16. Voting Habits


by H. W. Moss

Two people, a man and a woman, were at my front door the other day. I had never seen them before in my life, but they knew my name which they read from a large black book the man held in his hands. Turned out they were not Jehova’s Witnesses.


Big smiles on both their faces. How are you going to vote in the coming election?

I responded by asking, “What is your name. And yours? After all, you know mine. Well, the answer to your question is: None of your damn business.”

And it is NOT.

My first flirtation with the privilege of casting a ballot was as a five-year-old. We had black and white television and the presidential race between Dwight Eisenhower and Adlai Stevenson in November, 1952, was telecast much to my chagrin. I would have preferred watching re-runs of Hopalong Cassidy.

I asked my father who he was voting for and he said that was a private matter which he would not disclose to anyone. Not even Mom? Not even your mother.

When he wasn’t around (somehow even at that tender age I knew he would not have approved my pursuit of the question if he was within earshot), I asked my mother how she intended to vote.

She patiently explained that was none of my business and neither she nor my father told one another who they planned to vote for in an election. They did discuss issues, what the candidates stood for, whether candidates were honest or purely political animals, but never revealed for whom they intended to cast their vote.

Voting can be traced to 487 BCE Greece where Athenian citizens cast ballots to have another citizen banished. The etymology of the word “ostracism” is from the Greek ostrakon and means “judgment by shards.” Citizens scratched on oyster shells or pottery shards — or had scratched for them — the name of the person they wanted ostracized.

The top name on the list was exiled from Athens for ten years.

We have come a little further than that despite voting gaffes which surfaced in the presidential election of 2000.

America is quite proud of its secret ballot although few know its history. American political parties used to print their own ballots on different sizes, shapes and colors of paper in order to identify at a distance who cast what vote at the ballot box. There was nothing secret about this and the practice invited corruption as voters were intimidated and votes bought.

“Our system is based on the Australian Secret Ballot which, by the way, we no longer have,” observed my friend, Welcome Fraley recently. “The computerized system is no longer secret. I stood in the booth and said, where’s the curtain? You are to be unobservable when you vote, although I guess they could see your feet even with a curtain.”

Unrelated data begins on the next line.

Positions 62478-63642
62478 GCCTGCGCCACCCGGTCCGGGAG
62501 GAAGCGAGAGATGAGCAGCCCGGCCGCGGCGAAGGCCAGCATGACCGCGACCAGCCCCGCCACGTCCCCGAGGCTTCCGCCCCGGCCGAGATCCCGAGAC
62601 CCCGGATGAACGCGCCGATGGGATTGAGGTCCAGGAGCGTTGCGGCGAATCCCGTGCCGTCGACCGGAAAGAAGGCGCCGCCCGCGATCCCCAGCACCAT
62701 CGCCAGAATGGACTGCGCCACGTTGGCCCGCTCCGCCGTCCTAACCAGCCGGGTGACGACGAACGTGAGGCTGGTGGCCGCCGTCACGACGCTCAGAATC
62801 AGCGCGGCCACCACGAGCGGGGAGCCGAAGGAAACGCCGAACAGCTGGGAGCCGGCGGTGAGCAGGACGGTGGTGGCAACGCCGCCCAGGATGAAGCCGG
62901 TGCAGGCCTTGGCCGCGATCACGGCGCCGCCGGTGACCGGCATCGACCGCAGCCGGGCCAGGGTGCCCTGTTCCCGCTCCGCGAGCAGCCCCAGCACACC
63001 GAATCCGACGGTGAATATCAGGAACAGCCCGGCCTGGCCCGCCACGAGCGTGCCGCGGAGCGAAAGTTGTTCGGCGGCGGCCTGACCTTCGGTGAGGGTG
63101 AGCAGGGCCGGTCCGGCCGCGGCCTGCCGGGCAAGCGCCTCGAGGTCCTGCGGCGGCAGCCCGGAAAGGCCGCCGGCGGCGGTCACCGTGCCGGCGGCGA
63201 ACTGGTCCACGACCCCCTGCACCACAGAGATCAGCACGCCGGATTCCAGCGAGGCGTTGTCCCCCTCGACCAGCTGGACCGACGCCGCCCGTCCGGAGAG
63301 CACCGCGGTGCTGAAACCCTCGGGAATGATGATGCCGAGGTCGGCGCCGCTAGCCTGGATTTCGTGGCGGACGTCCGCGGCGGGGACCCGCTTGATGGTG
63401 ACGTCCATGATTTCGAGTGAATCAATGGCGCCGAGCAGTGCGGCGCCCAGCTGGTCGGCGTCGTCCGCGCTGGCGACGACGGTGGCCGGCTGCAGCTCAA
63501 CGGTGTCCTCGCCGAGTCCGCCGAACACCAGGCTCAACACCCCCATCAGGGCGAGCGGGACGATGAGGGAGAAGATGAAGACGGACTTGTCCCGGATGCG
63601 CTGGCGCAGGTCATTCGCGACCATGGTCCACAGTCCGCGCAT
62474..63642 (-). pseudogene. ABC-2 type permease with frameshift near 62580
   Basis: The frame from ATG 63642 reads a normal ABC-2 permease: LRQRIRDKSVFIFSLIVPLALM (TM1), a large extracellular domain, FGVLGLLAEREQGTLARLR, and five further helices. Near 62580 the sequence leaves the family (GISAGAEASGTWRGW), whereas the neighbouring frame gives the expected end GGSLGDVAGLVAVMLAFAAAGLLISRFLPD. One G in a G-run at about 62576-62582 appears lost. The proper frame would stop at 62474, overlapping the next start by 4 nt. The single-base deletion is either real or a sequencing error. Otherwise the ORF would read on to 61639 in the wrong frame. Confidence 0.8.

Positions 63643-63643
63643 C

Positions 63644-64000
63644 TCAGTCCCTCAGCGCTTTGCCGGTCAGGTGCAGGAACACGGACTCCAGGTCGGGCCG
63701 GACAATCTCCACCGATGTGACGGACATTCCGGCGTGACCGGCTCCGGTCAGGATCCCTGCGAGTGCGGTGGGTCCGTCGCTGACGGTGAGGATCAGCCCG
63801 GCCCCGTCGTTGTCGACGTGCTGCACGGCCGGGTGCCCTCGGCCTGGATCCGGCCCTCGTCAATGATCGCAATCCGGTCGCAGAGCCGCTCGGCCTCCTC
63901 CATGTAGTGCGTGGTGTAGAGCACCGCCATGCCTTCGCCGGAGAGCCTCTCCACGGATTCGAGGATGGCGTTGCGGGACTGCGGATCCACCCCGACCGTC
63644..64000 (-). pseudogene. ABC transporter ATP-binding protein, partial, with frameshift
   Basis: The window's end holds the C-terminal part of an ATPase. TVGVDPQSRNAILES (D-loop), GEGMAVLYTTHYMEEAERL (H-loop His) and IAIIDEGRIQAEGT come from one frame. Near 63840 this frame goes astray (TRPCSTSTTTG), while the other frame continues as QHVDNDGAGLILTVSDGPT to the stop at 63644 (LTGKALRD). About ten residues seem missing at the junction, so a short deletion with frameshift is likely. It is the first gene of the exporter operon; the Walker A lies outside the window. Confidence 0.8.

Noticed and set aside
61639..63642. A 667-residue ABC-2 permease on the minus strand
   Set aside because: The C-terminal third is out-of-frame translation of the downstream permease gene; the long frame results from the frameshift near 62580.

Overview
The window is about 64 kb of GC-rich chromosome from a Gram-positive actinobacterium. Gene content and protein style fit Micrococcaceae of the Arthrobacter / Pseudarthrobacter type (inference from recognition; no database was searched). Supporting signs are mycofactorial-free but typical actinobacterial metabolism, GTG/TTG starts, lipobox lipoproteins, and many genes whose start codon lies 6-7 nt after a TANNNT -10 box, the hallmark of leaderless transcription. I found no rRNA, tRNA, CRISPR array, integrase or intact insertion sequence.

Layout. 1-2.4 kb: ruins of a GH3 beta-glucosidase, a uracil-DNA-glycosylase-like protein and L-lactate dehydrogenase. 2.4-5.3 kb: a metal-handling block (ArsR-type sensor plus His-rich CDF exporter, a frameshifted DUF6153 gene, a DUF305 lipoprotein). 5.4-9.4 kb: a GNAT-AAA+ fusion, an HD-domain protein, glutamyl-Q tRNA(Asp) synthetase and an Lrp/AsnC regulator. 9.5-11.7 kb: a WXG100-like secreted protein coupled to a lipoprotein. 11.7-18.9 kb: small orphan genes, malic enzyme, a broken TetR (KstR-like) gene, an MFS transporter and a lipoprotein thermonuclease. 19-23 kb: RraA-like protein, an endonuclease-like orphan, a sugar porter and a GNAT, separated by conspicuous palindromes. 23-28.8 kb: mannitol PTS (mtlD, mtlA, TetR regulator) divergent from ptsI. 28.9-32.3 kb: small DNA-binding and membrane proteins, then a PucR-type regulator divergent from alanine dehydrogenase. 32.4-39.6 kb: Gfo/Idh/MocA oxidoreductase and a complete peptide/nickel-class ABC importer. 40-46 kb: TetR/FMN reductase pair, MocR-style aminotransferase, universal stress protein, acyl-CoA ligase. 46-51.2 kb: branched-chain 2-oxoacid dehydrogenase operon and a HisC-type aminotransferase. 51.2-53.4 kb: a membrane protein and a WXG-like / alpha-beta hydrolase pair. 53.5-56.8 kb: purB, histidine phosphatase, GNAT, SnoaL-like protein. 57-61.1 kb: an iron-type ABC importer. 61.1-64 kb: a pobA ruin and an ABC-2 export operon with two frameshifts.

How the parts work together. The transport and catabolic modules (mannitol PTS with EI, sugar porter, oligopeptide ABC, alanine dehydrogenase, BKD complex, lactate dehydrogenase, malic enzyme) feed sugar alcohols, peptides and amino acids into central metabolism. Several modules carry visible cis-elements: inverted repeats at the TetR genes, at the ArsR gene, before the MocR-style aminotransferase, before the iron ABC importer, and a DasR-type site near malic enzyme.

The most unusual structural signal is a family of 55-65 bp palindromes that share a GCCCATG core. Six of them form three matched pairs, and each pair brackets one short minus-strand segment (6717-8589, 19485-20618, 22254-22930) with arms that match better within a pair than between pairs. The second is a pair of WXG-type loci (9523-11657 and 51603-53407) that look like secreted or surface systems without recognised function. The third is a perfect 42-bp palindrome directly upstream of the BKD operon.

The first legislature in the world to adopt secret balloting was Victoria State, Australia, in March, 1856. Until then, votes were counted by a show of hands or the reading of a person’s name alongside the candidate of choice. This practice led to the worst types of corruption. The purpose of the Australian ballot was to preserve secrecy and honesty in voting. Eventually, individual states in America adopted the secret method as well.

Elections are not truly free and are limited to those who have the right to vote. Women, for example, did not have that right in the United States until 1920. Even 19th Century enlightened Australians limited voting rights to male British subjects over the age of 21.

That certainly left out the Aborigine.

Here in America people aged 17 and younger constitute approximately 25 percent of the population, yet have no voice in politics.

Voting by its very nature lends itself to abuse. Standing in line subjects one to derision and beatings, actual denial of the right to vote and, all too recently in this country, absurdly difficult tests which were meant to selectively disqualify a voter.

Which brings me back to the two people at my door.

They knew who I was and wanted to know how I would vote. They carried the leaflets and posters for a specific candidate and there was little doubt they wanted to influence my decision in favor of their politician.

I totally disapprove of this kind of jingoistic electioneering and question the tactic of having my name and address in their hands when I have no affiliation with them or their campaign.

If they were to poll me anonymously, I might (and might not) tell the truth. However, who I vote for is protected by the secret ballot and is none of their damn business.

Now, let’s scratch some names on some pieces of pottery for banishment. I’ll start with the two at my door.